When it comes to the safety of cyclists and walkers, design ideas include a pedestrian hybrid beacon by East Bouldin Creek that would provide a protected signal to cross. And for the intersection TxDOT is carrying out, Project Connect is working with them on pedestrian access across the intersection. It could involve shared use paths along the street and crossings beneath it.
This summer, the public can expect 30% of design and cost estimates to be released. Though the project was $7.1 billion when voters approved it in November 2020, the latest estimates factoring in inflation and supply chain constraints show it could ultimately be upwards of $10 billion.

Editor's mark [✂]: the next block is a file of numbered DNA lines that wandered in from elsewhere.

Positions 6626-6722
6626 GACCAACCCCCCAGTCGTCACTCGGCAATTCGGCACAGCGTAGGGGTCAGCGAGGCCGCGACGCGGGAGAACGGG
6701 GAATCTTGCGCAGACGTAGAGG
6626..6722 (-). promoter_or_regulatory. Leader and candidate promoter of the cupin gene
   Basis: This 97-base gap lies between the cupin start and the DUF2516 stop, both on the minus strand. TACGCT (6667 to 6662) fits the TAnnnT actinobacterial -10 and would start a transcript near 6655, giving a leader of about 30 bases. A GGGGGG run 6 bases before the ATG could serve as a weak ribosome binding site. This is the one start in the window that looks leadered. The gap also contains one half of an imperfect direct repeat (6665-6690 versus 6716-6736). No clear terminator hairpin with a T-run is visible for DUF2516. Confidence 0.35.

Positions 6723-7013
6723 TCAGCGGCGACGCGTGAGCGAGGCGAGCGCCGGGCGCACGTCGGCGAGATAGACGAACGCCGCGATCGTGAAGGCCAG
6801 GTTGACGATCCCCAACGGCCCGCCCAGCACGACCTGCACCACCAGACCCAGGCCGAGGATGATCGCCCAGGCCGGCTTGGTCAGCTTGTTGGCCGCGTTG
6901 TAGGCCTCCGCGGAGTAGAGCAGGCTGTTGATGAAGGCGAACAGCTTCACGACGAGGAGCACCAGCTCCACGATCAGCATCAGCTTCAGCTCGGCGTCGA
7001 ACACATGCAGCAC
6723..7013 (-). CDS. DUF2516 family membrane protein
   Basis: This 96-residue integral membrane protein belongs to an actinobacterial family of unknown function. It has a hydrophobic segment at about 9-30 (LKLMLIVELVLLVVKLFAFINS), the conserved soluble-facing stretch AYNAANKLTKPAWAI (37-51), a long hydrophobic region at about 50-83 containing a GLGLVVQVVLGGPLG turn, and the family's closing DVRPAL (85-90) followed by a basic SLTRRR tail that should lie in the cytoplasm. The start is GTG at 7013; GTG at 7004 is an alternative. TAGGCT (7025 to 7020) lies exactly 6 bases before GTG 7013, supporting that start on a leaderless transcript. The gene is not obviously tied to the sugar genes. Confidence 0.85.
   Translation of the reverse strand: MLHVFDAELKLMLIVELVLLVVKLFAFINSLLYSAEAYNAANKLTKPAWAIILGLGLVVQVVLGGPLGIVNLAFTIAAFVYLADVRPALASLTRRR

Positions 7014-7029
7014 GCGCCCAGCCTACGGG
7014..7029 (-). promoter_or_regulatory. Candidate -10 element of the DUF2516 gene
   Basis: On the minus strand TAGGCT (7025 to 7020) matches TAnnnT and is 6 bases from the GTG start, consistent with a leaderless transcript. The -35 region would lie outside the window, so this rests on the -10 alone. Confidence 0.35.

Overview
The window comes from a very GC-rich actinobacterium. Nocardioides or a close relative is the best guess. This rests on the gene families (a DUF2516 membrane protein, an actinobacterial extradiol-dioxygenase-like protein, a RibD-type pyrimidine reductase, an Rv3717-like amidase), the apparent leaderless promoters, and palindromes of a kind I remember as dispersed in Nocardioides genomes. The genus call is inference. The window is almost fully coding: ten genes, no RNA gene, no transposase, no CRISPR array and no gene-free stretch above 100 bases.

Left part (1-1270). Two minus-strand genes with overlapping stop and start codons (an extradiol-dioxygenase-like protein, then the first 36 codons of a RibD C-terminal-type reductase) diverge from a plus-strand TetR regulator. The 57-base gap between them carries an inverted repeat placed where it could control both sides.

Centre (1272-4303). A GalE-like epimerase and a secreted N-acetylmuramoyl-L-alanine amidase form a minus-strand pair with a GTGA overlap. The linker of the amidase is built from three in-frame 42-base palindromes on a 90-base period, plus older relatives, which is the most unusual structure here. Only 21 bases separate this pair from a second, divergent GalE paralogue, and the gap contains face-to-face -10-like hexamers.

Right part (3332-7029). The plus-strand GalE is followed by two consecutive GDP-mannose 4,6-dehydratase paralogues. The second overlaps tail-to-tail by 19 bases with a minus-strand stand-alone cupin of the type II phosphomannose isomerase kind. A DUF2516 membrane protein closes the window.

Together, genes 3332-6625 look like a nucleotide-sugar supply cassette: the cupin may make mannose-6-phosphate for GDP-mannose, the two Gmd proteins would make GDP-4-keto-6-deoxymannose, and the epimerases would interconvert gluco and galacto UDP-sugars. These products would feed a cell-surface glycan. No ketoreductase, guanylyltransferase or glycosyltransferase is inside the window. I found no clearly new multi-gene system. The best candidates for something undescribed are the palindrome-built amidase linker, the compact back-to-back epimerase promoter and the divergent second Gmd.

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Plans for an Amazon warehouse in Round Rock—a $250 million project slated to be a large distribution center—are on hold.
This comes just after the tech giant had its worst financial quarter in seven years.
- Late last year, it announced an expansion at the Domain adding 2,000 more corporate and tech jobs.
- Amazon still owns the site in Round Rock. Plans for it are unclear.
- Early this week, the Wall Street Journal reported that Amazon is aiming to scrap warehouse space as it faces a slowdown in its e-commerce operations.
Part of that effort involves exploring the possibility of ending or renegotiating leases with outside warehouse owners. Another aspect is a plan to sublease warehouse space.
“It allows us to relieve the financial obligations associated with an existing building that no longer meets our needs,” an Amazon spokeswoman told the Wall Street Journal. “Subleasing is something many established corporations do to help manage their real estate portfolio.”